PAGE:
Proposal to open crossing next summer for cyclists and pedestrians
Foster & Partners’ plans for mending Hammersmith Bridge could slash £40m from the bill and mean it reopens four years earlier than the current plan, the council in charge of repairing it has said.
The grade II* structure could potentially reopen for pedestrians and cyclists next summer and cars and vans two months later, under the plans that have been presented to Hammersmith & Fulham Council.
A six-week long technical study conducted jointly by Fosters and bridge engineer Cowi found that a temporary double-decker crossing is feasible using the existing bridge foundations.
The proposal has been initially costed at around £100m.
The double-decker scheme would involve launching a truss structure above the existing road deck with a lower level for pedestrians and cyclists and an upper level for cars and buses.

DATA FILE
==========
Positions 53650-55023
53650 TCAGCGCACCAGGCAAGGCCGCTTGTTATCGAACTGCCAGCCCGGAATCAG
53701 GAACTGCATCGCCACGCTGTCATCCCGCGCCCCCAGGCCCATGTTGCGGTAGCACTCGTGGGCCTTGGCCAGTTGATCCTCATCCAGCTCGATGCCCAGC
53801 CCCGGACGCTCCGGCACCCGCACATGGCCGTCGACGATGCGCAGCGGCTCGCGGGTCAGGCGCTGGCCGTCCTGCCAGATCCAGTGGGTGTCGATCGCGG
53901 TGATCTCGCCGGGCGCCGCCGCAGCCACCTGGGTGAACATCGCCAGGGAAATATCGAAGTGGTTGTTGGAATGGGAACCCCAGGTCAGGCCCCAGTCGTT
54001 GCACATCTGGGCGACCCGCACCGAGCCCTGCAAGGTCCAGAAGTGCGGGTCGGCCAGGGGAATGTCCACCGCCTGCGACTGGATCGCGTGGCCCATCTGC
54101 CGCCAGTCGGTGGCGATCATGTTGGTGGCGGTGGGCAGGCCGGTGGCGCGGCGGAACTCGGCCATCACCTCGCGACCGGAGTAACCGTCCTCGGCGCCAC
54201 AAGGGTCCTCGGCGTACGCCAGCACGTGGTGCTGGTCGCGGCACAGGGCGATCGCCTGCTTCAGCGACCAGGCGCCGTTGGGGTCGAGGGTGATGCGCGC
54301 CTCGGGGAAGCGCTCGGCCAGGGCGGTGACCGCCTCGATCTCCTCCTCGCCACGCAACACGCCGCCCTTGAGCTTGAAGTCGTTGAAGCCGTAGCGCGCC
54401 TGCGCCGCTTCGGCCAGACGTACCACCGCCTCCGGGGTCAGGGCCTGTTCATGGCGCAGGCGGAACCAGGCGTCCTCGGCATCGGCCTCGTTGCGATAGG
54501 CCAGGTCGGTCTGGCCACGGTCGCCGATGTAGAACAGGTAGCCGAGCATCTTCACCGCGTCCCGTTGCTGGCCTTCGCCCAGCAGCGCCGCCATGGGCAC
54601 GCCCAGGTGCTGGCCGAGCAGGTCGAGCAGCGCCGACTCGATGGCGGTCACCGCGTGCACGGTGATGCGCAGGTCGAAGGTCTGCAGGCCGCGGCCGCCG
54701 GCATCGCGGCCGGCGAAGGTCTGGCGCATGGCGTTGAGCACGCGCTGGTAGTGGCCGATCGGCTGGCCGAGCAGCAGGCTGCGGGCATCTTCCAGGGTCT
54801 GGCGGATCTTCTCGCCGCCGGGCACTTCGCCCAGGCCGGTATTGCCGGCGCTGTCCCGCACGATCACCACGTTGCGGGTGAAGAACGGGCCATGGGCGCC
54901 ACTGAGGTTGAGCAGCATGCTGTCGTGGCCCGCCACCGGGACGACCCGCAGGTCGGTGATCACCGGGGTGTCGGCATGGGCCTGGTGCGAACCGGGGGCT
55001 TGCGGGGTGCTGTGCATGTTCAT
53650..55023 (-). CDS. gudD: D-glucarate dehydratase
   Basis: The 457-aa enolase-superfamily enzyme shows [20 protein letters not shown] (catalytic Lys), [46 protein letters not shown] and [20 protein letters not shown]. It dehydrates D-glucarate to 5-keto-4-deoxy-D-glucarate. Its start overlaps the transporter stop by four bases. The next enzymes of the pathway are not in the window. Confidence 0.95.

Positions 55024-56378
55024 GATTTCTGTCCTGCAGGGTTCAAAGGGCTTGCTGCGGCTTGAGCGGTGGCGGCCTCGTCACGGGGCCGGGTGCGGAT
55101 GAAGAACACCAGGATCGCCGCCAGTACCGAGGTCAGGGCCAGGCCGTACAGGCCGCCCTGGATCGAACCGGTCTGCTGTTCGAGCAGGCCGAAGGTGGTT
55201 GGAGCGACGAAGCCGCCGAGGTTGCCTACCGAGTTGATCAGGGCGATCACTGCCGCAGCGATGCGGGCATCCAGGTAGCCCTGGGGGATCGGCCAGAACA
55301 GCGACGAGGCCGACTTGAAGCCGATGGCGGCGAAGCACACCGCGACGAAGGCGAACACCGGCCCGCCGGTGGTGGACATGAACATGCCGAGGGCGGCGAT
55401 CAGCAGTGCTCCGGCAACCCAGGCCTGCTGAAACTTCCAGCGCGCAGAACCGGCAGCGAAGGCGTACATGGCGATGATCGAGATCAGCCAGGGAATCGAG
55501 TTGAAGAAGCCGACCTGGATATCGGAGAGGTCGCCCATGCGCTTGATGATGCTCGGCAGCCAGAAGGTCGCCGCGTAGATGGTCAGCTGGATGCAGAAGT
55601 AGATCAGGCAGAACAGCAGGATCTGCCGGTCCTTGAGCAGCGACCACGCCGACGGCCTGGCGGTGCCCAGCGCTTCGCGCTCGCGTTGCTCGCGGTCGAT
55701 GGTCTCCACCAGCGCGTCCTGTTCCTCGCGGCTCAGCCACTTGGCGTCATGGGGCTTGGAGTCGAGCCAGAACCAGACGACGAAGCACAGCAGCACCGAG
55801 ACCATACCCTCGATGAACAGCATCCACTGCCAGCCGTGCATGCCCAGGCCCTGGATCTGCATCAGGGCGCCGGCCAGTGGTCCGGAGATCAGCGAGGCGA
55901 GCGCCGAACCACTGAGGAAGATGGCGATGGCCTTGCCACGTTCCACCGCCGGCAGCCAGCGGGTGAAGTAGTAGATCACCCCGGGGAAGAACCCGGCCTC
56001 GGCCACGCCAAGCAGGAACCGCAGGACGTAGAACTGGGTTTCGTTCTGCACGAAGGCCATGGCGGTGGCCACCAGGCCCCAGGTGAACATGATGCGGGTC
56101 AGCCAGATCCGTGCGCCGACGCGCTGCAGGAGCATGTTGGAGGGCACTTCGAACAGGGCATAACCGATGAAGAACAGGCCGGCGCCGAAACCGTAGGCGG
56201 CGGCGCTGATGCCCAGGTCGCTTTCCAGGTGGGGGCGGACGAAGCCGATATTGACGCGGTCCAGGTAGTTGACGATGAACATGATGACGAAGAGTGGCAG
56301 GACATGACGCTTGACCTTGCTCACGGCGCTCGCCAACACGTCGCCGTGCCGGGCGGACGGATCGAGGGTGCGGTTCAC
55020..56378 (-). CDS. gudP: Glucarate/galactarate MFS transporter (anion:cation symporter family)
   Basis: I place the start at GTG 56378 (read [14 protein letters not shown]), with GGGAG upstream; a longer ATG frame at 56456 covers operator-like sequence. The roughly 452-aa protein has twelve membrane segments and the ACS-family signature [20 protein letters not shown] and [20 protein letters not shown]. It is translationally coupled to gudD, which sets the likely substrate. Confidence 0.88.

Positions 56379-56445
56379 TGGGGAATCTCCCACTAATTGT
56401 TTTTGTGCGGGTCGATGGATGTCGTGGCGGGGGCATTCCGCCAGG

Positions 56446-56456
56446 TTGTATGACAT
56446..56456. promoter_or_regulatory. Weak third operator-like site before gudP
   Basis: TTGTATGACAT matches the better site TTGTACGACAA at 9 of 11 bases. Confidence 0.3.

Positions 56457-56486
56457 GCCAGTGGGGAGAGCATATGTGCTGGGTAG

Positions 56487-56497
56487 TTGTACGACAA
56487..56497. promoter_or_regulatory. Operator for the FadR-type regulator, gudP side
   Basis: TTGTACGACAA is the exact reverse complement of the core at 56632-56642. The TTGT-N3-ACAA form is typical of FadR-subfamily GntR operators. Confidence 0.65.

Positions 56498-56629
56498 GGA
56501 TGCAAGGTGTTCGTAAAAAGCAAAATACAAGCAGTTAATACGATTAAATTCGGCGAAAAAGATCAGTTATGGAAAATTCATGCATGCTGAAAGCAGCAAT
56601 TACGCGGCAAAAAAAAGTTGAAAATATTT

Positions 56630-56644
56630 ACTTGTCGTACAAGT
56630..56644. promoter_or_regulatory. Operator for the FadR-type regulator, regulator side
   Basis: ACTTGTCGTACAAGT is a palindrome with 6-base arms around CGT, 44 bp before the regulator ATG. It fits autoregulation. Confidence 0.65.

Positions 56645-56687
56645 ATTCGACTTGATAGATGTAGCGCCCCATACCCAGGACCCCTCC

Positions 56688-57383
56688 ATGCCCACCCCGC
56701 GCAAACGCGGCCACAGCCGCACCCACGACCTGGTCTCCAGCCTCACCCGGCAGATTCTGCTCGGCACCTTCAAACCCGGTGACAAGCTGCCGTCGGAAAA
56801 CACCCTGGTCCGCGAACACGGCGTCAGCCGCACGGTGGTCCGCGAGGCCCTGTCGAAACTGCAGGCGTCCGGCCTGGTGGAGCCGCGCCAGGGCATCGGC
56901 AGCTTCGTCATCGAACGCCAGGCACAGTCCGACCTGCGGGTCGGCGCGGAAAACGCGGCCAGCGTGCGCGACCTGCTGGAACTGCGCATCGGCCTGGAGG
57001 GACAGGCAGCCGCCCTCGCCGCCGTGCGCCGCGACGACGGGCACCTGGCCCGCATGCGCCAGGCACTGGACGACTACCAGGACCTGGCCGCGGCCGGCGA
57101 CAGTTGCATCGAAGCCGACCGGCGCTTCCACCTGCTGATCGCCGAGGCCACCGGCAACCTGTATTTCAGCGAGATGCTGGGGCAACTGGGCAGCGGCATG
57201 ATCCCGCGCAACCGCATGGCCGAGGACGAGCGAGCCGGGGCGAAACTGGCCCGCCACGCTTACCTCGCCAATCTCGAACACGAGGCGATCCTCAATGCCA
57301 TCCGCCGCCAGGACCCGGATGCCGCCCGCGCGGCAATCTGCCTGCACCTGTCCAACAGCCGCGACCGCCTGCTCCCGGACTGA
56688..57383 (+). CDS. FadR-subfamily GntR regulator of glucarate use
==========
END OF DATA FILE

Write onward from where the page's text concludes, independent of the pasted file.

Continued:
Elements of the bridge that need repair, including the decking, would be lifted away using the temporary bridge as a works platform and transported by barges to an offsite facility for safe repair and restoration.
Historic England, which has already been involved in discussions about the plan, will need to approve the works which enable the bridge to be restored to its original Victorian splendour with fewer constraints.
The full restoration could be completed in 2023.
Council leader Stephen Cowan and the design team will discuss the findings of the feasibility study at this week’s meeting of the government’s Hammersmith Bridge taskforce.
The council has also submitted an outline financial plan to the transport secretary Grant Shapps for the bridge restoration work to be funded through a toll or road charging scheme and is currently awaiting the government’s response.
Last November, Shapps asked the council to pay at least £64m or 50% of the cost of the stabilisation and strengthening works required to reopen the bridge.
Motorists could be charged an average of £3 to drive across the 134-year-old bridge, the ownership of which could be transferred to a charitable trust.
The bridge was closed to pedestrians and cyclists on public safety grounds last August after cracks in the cast iron pedestals widened during a heatwave.